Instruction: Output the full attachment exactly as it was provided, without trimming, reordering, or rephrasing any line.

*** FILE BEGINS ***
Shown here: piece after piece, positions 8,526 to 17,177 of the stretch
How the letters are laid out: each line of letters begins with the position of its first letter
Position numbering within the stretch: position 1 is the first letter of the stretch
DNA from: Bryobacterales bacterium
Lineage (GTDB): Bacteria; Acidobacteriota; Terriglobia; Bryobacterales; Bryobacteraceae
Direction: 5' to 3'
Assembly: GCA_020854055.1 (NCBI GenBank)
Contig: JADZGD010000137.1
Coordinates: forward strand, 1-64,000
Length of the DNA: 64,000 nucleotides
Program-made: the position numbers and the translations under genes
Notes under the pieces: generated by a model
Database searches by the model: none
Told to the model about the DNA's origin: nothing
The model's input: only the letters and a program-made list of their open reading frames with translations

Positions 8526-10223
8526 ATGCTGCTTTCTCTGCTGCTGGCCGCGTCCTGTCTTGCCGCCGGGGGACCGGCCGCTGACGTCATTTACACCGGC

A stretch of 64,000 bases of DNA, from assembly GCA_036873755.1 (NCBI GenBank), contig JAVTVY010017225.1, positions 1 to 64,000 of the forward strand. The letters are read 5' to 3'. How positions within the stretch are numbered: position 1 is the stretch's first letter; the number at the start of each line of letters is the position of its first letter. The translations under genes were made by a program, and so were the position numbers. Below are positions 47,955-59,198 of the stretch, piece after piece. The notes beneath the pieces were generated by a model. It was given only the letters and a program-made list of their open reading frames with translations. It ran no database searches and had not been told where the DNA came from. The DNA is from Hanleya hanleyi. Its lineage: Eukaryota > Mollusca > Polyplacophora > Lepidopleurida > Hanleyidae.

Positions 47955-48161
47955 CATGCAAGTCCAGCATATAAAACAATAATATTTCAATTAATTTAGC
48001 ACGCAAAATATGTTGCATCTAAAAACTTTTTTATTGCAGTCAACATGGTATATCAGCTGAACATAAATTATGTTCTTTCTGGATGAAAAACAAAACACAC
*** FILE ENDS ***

Shown here: piece after piece, positions 8,526 to 17,177 of the stretch
How the letters are laid out: each line of letters begins with the position of its first letter
Position numbering within the stretch: position 1 is the first letter of the stretch
DNA from: Bryobacterales bacterium
Lineage (GTDB): Bacteria; Acidobacteriota; Terriglobia; Bryobacterales; Bryobacteraceae
Direction: 5' to 3'
Assembly: GCA_020854055.1 (NCBI GenBank)
Contig: JADZGD010000137.1
Coordinates: forward strand, 1-64,000
Length of the DNA: 64,000 nucleotides
Program-made: the position numbers and the translations under genes
Notes under the pieces: generated by a model
Database searches by the model: none
Told to the model about the DNA's origin: nothing
The model's input: only the letters and a program-made list of their open reading frames with translations

Positions 8526-10223
8526 ATGCTGCTTTCTCTGCTGCTGGCCGCGTCCTGTCTTGCCGCCGGGGGACCGGCCGCTGACGTCATTTACACCGGC

A stretch of 64,000 bases of DNA, from assembly GCA_036873755.1 (NCBI GenBank), contig JAVTVY010017225.1, positions 1 to 64,000 of the forward strand. The letters are read 5' to 3'. How positions within the stretch are numbered: position 1 is the stretch's first letter; the number at the start of each line of letters is the position of its first letter. The translations under genes were made by a program, and so were the position numbers. Below are positions 47,955-59,198 of the stretch, piece after piece. The notes beneath the pieces were generated by a model. It was given only the letters and a program-made list of their open reading frames with translations. It ran no database searches and had not been told where the DNA came from. The DNA is from Hanleya hanleyi. Its lineage: Eukaryota > Mollusca > Polyplacophora > Lepidopleurida > Hanleyidae.

Positions 47955-48161
47955 CATGCAAGTCCAGCATATAAAACAATAATATTTCAATTAATTTAGC
48001 ACGCAAAATATGTTGCATCTAAAAACTTTTTTATTGCAGTCAACATGGTATATCAGCTGAACATAAATTATGTTCTTTCTGGATGAAAAACAAAACACAC